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How to Keep Your Language Alive: A Commonsense Approach to One-on-One Language Learning (review)

How to Keep Your Language Alive: A Commonsense Approach to One-on-One Language Learning (review) SAIL . SPRING 2004 . VOL. 16, NO. 1 ". . . bones come flowing / from museum shelves / to dance in the rippling grass . . ." (70). There is nothing haiku-like or peaceful here-- each line reports turmoil and action, even if only in the stillness of the author's mind, and Rose's style is effective in conveying this content. Rose is a prolific poet; Itch Like Crazy is her twelfth book and her second with the University of Arizona Press. Several earlier volumes of poetry were written while she attended college and university in the late 60s and 70s in the Bay Area, where she was also involved in the burgeoning American Indian Movement. Despite her overwhelmingly personal subject matter, the poems are more than narcissistic confessionals; her sparsely populated lines leave room for larger meanings. In many ways, her story is our story, the story of anyone whose "mixed" ancestry includes the powerful and the powerless and leaves us wondering where we stand. As Rose said once in an interview: "We are in fact all half-breed in this world today." Leanne Hinton with Matt Vera and Nancy Steele. How to Keep Your Language Alive: http://www.deepdyve.com/assets/images/DeepDyve-Logo-lg.png Studies in American Indian Literatures University of Nebraska Press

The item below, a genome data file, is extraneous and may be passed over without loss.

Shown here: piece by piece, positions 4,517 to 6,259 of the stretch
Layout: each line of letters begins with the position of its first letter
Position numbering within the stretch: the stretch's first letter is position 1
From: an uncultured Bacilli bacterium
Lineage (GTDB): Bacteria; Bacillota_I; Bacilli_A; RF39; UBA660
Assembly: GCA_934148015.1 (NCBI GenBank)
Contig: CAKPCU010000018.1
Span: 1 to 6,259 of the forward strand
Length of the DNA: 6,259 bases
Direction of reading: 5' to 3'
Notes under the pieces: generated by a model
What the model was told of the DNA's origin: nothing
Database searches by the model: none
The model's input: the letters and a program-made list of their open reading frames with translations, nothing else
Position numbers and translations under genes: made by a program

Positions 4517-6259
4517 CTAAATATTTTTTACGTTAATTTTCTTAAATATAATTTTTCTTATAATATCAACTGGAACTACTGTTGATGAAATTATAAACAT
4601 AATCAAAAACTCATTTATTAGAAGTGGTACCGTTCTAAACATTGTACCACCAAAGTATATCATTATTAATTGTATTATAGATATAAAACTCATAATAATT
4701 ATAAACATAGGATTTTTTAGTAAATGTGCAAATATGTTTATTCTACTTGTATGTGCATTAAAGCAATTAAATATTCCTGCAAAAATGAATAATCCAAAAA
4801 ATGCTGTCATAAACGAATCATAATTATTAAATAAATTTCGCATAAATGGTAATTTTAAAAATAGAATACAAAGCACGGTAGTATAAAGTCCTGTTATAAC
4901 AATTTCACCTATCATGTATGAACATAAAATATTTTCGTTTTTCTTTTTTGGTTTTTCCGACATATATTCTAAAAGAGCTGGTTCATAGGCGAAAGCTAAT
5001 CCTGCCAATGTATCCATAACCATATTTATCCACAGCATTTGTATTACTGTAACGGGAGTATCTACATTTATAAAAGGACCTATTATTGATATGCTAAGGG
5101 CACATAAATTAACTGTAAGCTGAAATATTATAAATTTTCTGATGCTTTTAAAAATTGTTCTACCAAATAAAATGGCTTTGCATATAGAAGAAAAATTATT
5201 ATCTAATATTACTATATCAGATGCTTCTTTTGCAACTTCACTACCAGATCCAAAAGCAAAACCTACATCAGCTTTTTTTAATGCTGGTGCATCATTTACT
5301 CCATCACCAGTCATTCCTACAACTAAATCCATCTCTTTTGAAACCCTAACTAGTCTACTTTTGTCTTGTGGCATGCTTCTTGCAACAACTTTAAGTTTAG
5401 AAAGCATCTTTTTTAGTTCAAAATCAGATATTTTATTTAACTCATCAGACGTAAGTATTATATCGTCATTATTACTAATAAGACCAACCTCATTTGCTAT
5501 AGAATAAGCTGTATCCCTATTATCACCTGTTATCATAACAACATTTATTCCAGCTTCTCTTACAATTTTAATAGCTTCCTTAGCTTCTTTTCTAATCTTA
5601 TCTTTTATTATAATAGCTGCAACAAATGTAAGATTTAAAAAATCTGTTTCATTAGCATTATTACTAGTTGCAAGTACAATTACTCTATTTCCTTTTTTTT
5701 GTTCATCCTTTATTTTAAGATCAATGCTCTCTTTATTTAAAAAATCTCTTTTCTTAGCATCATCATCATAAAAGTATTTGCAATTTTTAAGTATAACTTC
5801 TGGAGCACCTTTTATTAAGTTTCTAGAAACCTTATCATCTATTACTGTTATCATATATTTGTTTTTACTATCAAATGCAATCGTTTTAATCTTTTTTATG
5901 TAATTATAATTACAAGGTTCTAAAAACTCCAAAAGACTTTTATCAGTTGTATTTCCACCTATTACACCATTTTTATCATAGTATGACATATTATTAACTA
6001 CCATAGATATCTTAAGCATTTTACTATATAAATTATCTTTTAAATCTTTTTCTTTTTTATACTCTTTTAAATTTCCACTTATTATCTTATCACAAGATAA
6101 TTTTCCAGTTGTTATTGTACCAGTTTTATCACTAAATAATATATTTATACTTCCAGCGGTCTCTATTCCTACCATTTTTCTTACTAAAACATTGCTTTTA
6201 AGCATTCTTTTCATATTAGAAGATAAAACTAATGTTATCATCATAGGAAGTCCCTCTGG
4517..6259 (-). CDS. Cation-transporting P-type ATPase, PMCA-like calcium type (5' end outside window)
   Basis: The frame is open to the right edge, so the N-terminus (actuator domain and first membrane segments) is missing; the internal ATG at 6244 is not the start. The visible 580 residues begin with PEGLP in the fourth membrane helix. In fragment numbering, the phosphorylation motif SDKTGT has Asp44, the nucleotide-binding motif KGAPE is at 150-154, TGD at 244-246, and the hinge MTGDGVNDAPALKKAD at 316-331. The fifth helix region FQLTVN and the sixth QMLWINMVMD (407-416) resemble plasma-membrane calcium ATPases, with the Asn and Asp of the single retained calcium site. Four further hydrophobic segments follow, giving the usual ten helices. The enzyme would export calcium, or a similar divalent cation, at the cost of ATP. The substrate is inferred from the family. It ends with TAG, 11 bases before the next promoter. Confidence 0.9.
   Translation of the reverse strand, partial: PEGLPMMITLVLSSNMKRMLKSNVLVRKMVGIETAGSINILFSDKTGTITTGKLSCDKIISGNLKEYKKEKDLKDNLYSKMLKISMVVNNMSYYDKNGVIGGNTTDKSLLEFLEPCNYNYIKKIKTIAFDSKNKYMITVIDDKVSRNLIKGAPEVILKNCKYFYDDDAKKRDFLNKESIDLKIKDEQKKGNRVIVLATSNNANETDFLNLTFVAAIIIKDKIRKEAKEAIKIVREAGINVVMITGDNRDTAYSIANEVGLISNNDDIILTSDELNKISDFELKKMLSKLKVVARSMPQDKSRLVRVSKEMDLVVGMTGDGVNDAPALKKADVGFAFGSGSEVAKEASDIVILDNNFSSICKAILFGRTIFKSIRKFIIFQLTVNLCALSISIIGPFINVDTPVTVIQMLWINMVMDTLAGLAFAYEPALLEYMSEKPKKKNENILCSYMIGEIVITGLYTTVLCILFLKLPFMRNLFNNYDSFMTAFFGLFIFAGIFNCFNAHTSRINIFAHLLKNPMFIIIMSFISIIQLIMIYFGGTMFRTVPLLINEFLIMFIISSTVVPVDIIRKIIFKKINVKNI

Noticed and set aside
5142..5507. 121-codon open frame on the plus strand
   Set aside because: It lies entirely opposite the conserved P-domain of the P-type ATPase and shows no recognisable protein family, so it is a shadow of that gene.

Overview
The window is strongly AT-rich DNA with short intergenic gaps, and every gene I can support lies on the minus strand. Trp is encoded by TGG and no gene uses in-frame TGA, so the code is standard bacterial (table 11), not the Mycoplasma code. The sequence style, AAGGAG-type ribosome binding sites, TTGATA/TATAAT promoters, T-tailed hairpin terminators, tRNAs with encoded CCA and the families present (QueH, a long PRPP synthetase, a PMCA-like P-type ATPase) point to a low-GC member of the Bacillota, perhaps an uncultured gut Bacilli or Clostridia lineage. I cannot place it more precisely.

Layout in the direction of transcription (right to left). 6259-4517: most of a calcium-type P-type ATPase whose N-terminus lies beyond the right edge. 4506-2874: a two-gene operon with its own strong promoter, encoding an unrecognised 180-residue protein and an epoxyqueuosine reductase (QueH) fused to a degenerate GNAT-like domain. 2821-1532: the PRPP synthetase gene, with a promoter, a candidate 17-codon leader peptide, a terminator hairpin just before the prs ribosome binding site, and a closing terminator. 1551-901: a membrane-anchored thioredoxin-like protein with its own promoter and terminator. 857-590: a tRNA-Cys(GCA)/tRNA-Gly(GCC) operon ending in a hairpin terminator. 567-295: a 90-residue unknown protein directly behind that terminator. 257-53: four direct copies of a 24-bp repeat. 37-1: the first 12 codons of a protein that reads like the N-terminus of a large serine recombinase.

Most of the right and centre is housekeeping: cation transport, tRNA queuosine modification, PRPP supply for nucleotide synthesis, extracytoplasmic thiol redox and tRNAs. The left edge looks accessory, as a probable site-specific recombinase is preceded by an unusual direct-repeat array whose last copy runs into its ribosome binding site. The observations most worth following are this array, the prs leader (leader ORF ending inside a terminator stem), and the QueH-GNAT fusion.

How to Keep Your Language Alive: A Commonsense Approach to One-on-One Language Learning (review)

Studies in American Indian Literatures , Volume 16 (1) – May 4, 2004

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Publisher
University of Nebraska Press
Copyright
Copyright © 2004 Ruth Spack
ISSN
1548-9590
Publisher site
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Abstract

SAIL . SPRING 2004 . VOL. 16, NO. 1 ". . . bones come flowing / from museum shelves / to dance in the rippling grass . . ." (70). There is nothing haiku-like or peaceful here-- each line reports turmoil and action, even if only in the stillness of the author's mind, and Rose's style is effective in conveying this content. Rose is a prolific poet; Itch Like Crazy is her twelfth book and her second with the University of Arizona Press. Several earlier volumes of poetry were written while she attended college and university in the late 60s and 70s in the Bay Area, where she was also involved in the burgeoning American Indian Movement. Despite her overwhelmingly personal subject matter, the poems are more than narcissistic confessionals; her sparsely populated lines leave room for larger meanings. In many ways, her story is our story, the story of anyone whose "mixed" ancestry includes the powerful and the powerless and leaves us wondering where we stand. As Rose said once in an interview: "We are in fact all half-breed in this world today." Leanne Hinton with Matt Vera and Nancy Steele. How to Keep Your Language Alive:

Journal

Studies in American Indian LiteraturesUniversity of Nebraska Press

Published: May 4, 2004

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